How free must abortion be after the 12th week? Parties in Norway differ
The leading parties in Norway are debating the future of abortion legislation in the run-up to the general elections in September. Parties on the left want to make the termination more accessible.
Since the early 80s, Norway has liberal legislation in which abortion is allowed up to 12 weeks. With the permission of a special abortion commission, the termination can be done up to 22 weeks. Especially the position of these abortion commissions is in debate in preparation for the elections on September 13th.
Five of the eight parties in the Storting, the Norwegian parliament with 169 seats, want to abolish the abortion committees. Labour, the largest party, together with the smaller Greens and the Liberals, wants a free abortion up to 18 weeks. The much smaller Socialists and the leftist Rødt are pleading for a free abortion up to 22 weeks.
The Socialist party SV (with 11 of the 169 seats) is the most outspoken on this issue. “Any extension of self-determination is a step in the right direction”, according to party leader Audun Lysbakken. At the end of April, the party decided after internal debate to plea for a self-determined abortion up to 22 weeks.
The governing Conservatives of Prime Minister Erna Solberg have said that their party is happy with the present regulation. In contrast to other parties, the Conservatives don’t propose any changes. Coming weekend, they will wait what the congress of the party will decide.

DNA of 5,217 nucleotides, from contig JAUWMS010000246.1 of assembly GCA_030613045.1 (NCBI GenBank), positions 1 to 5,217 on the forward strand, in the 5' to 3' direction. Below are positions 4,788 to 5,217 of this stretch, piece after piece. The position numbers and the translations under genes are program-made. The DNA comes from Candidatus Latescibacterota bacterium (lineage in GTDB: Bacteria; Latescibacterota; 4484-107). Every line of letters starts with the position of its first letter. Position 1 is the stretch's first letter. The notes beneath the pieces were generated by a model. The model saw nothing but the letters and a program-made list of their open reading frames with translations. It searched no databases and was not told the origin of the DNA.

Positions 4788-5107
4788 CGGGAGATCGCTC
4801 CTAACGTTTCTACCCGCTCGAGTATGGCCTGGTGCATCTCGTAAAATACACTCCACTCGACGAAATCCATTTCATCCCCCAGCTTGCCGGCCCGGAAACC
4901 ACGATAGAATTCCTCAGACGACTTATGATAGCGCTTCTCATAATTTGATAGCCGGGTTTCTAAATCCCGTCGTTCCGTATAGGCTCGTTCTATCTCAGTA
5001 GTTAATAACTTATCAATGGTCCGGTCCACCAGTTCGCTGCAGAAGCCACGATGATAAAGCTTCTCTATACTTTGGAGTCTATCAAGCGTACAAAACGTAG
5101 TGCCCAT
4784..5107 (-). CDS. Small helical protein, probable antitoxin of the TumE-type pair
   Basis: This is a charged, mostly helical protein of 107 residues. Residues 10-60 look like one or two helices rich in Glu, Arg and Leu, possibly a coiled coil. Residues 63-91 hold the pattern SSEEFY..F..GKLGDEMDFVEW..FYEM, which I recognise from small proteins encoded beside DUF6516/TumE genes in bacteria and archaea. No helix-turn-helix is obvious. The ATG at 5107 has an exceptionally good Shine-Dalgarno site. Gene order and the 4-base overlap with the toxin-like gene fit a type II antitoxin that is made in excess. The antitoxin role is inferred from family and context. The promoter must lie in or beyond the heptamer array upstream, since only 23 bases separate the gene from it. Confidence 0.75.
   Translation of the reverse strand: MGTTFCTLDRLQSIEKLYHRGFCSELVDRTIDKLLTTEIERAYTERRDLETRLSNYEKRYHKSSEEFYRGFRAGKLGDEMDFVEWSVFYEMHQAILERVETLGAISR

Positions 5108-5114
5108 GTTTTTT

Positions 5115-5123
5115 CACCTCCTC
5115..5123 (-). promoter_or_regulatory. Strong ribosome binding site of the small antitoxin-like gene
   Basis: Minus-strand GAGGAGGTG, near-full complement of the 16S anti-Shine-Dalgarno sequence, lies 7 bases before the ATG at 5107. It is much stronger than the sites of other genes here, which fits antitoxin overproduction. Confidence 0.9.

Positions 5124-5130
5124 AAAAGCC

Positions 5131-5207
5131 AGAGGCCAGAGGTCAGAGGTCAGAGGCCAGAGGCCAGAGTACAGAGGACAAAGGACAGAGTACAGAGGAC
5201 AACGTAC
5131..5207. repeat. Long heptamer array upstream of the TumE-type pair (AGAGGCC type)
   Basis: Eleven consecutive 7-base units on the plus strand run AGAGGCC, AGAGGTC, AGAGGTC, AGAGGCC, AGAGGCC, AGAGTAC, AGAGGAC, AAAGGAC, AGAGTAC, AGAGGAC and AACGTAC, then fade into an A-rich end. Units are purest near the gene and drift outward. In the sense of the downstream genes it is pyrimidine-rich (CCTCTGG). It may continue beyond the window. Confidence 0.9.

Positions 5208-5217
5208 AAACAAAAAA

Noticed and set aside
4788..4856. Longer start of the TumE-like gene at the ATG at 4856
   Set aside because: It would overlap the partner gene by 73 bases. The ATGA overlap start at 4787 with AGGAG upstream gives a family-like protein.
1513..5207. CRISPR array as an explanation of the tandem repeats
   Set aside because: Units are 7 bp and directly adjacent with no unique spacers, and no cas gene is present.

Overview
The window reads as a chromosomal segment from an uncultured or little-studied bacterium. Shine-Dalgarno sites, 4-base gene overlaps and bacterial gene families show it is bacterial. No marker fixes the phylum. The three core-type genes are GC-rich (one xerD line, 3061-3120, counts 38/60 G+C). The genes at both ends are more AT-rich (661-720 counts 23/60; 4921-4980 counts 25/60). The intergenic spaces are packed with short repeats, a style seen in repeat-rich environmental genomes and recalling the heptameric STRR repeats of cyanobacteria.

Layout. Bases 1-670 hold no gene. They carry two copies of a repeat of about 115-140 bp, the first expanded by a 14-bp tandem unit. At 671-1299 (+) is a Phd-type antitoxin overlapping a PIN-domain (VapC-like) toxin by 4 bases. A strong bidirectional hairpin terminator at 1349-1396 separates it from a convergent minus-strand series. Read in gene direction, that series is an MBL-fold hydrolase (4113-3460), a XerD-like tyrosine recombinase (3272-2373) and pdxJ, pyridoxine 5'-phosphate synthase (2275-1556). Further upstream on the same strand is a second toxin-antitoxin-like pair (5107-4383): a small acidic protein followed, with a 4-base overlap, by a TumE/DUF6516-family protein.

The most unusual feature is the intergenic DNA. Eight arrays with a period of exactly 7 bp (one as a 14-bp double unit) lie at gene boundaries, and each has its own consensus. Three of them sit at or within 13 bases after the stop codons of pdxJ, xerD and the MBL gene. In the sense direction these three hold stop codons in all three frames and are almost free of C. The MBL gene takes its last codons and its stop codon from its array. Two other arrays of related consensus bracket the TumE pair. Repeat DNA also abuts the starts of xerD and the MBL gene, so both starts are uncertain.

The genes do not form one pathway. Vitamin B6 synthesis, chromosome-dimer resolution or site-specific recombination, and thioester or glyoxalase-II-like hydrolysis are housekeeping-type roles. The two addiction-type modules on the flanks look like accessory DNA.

Linda Hofstad Helleland edits the Conservatives’ election manifesto. She doesn’t expect much debate from congress. Still, she is open to discussing how the abortion commissions work, the Norwegian Christian daily Vart Land reports. Some Conservatives think that the term “abortion commission” is provocative.
Prime Minister Erna Solberg doesn’t think “this is a debate”. She will make sure that there will be a free vote for the Conservative MPs. According to Vartland Solberg says “there is almost no one” in the parliamentary group who questions the self-determined abortion up to 12 weeks.
Also, the Women’s Forum of the leading Conservatives and the Young Conservatives agree with the present legislation.
The right-wing Forward party FrP says that it is happy with the present legislation. The party is not reflecting any changes, according to the party’s new deputy leader Ketil Solvik-Olsen in Vartland.
In 2020 there were 11,081 abortions in Norway. The great majority was done within 12 weeks. Only 508 cases came before the commission.
Experienced gynaecologists say the boards can prevent women from being pressured into abortion.
The Christian daily Vartland spoke to some gynaecologists who think that the commission system can protect vulnerable women. In every hearing of the commission with a pregnant woman, the opening question is: Is there anyone who pushes you to have an abortion?
Kirsten Hald, leader of the Norwegian Gynaecological Association, says: “I know of a few cases in which the family pressured the woman to have an abortion. They thought it was with the wrong man or the wrong time. They threaten to push her out of the family, or at worst, kill her.”
According to Hald, there is also a debate about the commission system within the Gynaecological Association. A study group will advise whether those committees are woman-friendly. The background of the system is that the growing foetus gets more legal protection as it grows bigger.